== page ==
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JC school board weighs small levy hike

Pioneer Trail debt targeted by increase

After four years of voluntarily rolling back the Jefferson City Public School’s debt service levy — saving taxpayers about $2.2 million — the Board of Education is considering raising it again.

For taxpayers the increase would be quite small: about $5 annually on a $150,000 house.

The extra money will pay down the money borrowed to build Pioneer Trail Elementary School and several other school additions funded from a 2007 bond issue.

The last time the district did not “roll back” the debt service levy was 2008. Between 2009 and 2011, the district used federal stimulus money from the American Recovery and Reinvestment Act to temporarily protect taxpayers from higher taxes; between 2011 and 2013 board members were hesitant to raise taxes on families in a dicey economy.

“We needed it, but we had made the decision to not take it, out of concern for the taxpayers,” district chief financial officer Jason Hoffman explained.

He said those decisions were made with the understanding that the levy would have to be increased someday.

This school year, the debt service levy was $.2056 per $100 of assessed valuation. In the budget presented Monday evening, the new levy would be slightly higher at $.2220.

The total levy for the schools — if the board approves the proposal — would be $3.6934, still below the maximum authorized levy of $3.7642 and the state average of $4.0442.

The Board of Education will meet to set the rate in August.

Board member Marie Peoples wondered how the community would react to the change.

“It gives me pause. What message are we putting out there? It might not be well taken by the community,” she said.

Peoples suggested board members and other leaders within the school district should be prepared to answer questions about the levy increase.

“There is going to be some negativity and we have to handle it,” Peoples suggested.

Joy Sweeney, former board president, agreed some people in the community might conflate the board’s April request to build a new high school, which failed with voters, with the decision to increase the tax levy. But she made the case voters could be convinced.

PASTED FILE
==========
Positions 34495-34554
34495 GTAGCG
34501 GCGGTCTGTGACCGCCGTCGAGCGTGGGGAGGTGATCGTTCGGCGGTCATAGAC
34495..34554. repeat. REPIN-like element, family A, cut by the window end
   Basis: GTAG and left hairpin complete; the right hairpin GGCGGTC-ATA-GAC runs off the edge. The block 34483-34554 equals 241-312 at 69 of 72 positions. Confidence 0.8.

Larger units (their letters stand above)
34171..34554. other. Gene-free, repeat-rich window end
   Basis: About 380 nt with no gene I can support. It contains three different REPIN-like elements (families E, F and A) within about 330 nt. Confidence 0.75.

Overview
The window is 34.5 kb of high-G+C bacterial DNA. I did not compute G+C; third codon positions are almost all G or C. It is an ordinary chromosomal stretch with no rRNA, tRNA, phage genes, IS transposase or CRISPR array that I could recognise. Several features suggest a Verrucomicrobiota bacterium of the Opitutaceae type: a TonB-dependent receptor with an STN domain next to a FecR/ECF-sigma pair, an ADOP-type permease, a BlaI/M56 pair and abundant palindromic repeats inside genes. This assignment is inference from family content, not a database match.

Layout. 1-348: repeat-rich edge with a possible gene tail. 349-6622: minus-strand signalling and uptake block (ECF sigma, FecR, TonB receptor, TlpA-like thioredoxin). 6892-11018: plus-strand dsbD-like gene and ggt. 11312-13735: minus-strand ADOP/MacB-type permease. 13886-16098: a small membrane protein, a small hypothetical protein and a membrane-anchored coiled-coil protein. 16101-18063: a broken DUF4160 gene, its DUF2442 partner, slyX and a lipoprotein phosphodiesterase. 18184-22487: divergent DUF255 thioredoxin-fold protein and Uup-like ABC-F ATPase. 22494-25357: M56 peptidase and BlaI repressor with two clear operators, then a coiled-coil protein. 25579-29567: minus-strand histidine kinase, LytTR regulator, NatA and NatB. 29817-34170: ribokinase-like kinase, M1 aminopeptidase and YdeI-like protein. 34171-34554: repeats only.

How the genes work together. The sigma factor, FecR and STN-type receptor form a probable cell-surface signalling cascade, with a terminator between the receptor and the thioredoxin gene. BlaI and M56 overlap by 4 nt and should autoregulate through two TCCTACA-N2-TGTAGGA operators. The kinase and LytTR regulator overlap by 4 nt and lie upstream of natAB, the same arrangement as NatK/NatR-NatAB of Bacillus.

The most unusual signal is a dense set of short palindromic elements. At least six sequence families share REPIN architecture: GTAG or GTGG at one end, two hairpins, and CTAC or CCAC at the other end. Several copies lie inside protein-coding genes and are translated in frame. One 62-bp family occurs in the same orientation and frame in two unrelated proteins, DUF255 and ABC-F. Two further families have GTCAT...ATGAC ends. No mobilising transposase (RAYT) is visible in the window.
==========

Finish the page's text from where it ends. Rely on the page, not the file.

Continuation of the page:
“We do need the money and we are demonstrating that with this budget,” she said.

People’s words sparked umbrage from board member John Ruth, who seemed dismayed that critics who opposed the plan to build a new, single high school have unfairly characterized the district’s financial position as troubled, when he feels the district actually is in an excellent financial situation.

The district has a stated goal of maintaining operating cash reserves at 20 percent of anticipated expenditures; the budget presented Monday night exceeds that by keeping the balance at 24.5 percent.

He lamented that many people in the community are unaware of the district’s strong fiscal health.

“You have to have an honest discussion,” he said.

At Monday evening’s board meeting, Hoffman shared highlights of a $90.3 million budget for the 2013-14 fiscal year. Of that amount $6.9 million would pay for capital project and debt service and $83.4 million would cover operating expenditures.

A breakdown of the operating expenses showed that 63 percent of the district’s money would be spent on salaries, followed by benefits (18.1 percent), supplies and utilities (12.6 percent) and purchased services (6.3 percent).

One of the most difficult expenditures to control is diesel fuel for the district’s buses. Over the past few years, the district has spent anywhere between $308,000 to $460,000. Next year Hoffman is budgeting $506,000 — about a 10 percent increase.

In the budget, one of the largest new expenses is the purchase of 1,700 iPads for elementary student use. The goal is to purchase one device for elementary school teachers and five for every elementary classroom.

The devices, in part, will help students become familiar with the computers and keyboards they’ll need to take the state’s new standardized tests. If students don’t perform well on the tests — which are administered online — the district’s state funding could be jeopardized.

A problem for many districts across Missouri, including Jefferson City, is that not all schools have the equipment to administer online exams to all students in a tight time window.

Hoffman said the district also has hopes to supply every freshman, by August 2014, with an iPad. Ultimately the goal is to put a device in the hands of every high school student. Funding that concept still needs work, he said.

“We’re making every effort. That is our goal,” he said.

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